|Wilks Lambda||F||Sig.||Partial Eta Squared||Test Power|
|Variable||Female||Male||Sum of Squares||Df||Mean of Squares||F||Sig.||Partial Eta Squared|
Reviewing the available literature demonstrated that OCD was highly prevalent among children and adolescents (18), and the prevalence of this disorder among children was reported one in every 100 people (15). Given the three cut off points considered in the OCI - CV; i.e., scores ranging from 0 to 14 indicated mild obsession, 15 to 28 moderate obsession, and 29 to 42 severe obsession, the results indicated that 29.9%, 56.2%, and 13.9% of the children aged 7 to 11 years experienced mild, moderate, and severe symptoms of OCD, respectively. Additionally, the results demonstrated a significant gender difference in OCD among primary school females and males, and all symptoms of OCD were more prevalent among females compared with males.
In the same line, in a study conducted in Chile on a sample of children and adolescents to investigate the psychometric properties of the OCI - CV, the results of MANOVA indicated high levels of OCD symptoms among females. Moreover, the prevalence of these symptoms was more common among older subjects (13). Overall, the prevalence of OCD was higher among females compared with males (5).
The results of a study conducted in Spain demonstrated that OCD symptoms were more prevalent among children aged 9 to 11 years than adolescents (14). The results of a longitudinal study conducted on 142 children and adolescents showed that OCD can be a chronic disorder that persists into adulthood; therefore, early diagnosis and treatment may prevent the persistence of OCD symptoms into adulthood (4). The results of a study conducted to examine the role of parental criticism on obsessive beliefs among adolescents aged 15 to 17 years in Shiraz, Iran, showed that criticism by parents, by affecting the subscales of inflated responsibility, can increase the symptoms of OCD (19). In addition, investigating some behaviors of parents and children with OCD and comparing them with those of normal parents and children demonstrated that, with regard to their behaviors, there were significant differences between the parents and children in the OCD group and the normal ones.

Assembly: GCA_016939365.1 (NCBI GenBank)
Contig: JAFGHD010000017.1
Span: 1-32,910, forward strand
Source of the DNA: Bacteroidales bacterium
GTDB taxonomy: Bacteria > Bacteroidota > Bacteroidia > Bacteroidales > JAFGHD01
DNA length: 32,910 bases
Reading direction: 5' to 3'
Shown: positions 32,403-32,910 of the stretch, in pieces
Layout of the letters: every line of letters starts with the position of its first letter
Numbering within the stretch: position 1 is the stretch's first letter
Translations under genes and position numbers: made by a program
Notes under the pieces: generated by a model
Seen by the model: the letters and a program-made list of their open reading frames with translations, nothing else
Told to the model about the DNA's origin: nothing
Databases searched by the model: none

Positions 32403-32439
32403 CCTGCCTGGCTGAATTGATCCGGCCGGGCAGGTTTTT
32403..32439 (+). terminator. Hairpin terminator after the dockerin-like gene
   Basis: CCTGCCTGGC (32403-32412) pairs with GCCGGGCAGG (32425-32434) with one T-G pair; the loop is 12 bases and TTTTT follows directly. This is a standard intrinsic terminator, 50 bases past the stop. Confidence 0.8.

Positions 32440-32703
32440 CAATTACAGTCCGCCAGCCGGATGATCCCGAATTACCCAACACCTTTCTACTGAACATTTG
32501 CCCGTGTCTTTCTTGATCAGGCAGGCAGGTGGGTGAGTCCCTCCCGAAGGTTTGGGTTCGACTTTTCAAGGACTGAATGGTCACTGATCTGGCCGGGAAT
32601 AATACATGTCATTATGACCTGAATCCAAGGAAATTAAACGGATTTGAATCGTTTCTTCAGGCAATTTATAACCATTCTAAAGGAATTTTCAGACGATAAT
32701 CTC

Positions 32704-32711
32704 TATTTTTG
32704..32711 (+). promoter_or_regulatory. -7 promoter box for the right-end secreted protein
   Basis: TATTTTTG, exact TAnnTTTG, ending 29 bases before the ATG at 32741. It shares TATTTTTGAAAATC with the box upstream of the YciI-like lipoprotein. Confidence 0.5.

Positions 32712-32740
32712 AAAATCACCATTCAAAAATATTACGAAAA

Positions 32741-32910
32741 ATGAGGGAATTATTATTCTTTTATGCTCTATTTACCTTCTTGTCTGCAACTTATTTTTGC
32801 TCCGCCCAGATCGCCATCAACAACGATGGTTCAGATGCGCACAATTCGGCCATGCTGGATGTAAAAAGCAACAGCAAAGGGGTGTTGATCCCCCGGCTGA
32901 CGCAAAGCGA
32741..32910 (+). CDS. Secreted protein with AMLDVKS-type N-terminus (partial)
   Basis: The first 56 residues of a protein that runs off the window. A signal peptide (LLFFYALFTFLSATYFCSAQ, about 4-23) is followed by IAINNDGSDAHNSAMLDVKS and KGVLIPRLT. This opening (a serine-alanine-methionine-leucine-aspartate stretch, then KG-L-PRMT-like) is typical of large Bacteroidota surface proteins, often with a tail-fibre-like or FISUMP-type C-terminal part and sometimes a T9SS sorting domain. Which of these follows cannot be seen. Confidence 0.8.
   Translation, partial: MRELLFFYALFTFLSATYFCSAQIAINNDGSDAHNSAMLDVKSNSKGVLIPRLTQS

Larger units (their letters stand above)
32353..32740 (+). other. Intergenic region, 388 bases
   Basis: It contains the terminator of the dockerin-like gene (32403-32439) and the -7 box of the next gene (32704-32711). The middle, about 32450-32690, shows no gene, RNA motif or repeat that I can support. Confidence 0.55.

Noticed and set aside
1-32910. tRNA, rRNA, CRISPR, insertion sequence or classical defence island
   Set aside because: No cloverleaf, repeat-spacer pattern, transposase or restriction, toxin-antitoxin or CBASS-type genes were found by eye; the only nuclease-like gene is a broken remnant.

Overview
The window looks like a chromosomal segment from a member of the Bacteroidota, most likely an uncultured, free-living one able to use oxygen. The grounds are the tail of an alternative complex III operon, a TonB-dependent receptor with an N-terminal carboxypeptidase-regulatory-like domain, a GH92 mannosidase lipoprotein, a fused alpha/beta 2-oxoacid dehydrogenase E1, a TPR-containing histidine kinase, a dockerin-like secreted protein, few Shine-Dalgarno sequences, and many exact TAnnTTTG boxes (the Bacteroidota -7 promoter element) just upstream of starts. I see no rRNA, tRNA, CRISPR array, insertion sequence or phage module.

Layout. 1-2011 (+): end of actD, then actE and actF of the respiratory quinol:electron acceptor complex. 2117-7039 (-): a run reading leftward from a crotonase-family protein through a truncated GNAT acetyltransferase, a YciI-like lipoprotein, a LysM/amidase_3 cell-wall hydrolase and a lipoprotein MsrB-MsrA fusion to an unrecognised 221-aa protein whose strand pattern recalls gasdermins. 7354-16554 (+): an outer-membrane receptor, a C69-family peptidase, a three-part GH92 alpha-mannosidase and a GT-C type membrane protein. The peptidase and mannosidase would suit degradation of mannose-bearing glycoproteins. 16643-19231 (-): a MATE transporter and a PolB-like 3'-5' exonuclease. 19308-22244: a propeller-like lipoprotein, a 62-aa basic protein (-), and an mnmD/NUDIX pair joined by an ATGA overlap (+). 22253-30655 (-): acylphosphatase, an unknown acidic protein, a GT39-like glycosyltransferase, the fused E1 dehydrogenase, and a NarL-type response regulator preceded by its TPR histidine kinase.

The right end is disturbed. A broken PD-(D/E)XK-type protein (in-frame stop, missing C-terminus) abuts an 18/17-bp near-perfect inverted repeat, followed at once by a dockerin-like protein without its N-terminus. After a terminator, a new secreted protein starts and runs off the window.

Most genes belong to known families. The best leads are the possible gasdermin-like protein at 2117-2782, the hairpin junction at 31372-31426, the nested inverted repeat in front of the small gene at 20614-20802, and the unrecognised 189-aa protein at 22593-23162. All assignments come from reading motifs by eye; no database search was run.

The parents of children with OCD, compared with the parents of the normal children, were less confident in their children’s abilities, less rewarding of independence, and less likely to apply positive problem - solving strategies. This is while the children with OCD, in comparison with the normal children, showed less positive problem - solving strategies, less confidence in their own abilities to solve various issues, and they displayed less warmth during their interactions with their parents (20).
Reviewing the available literature demonstrated that pediatric OCD had a strong correlation with adverse family functioning (e.g., parental symptoms of anxiety and depression, family accommodation, family strain and stress, and parental guilt and fear) in all identified domains (1). In a prospective study conducted on schoolchildren in Spain, the results indicated that anxiety and depression were significant predictors of obsession among children at older ages. In contrast, gender and socioeconomic status were not correlated with OCD symptoms in children (5).
The most recent studies conducted to examine OCD demonstrated that people with this disorder had normal cognitive abilities; however, they applied inefficient metacognitive processes. This finding can help scientists to perceive and treat this disorder (21). Studies conducted on corpses of youths with OCD show significant relationships among illness severity, treatment outcome, and the family environment. This is while few researches are conducted among the broader class of obsessive - compulsive and related disorders (OCRDs) - trichotillomania, body dysmorphic disorder (BDD), skin picking disorder (SPD), and hoarding (1).
OCD symptoms and obsessive behaviors were more prevalent among females compared with males in Zahedan primary schools.
Although OCD is a relatively prevalent and important disorder among children, very few studies are conducted to examine the prevalence of this disorder among Iranian children. Therefore, it was not possible to compare the obtained results of the current study to the findings of other studies conducted in Iran.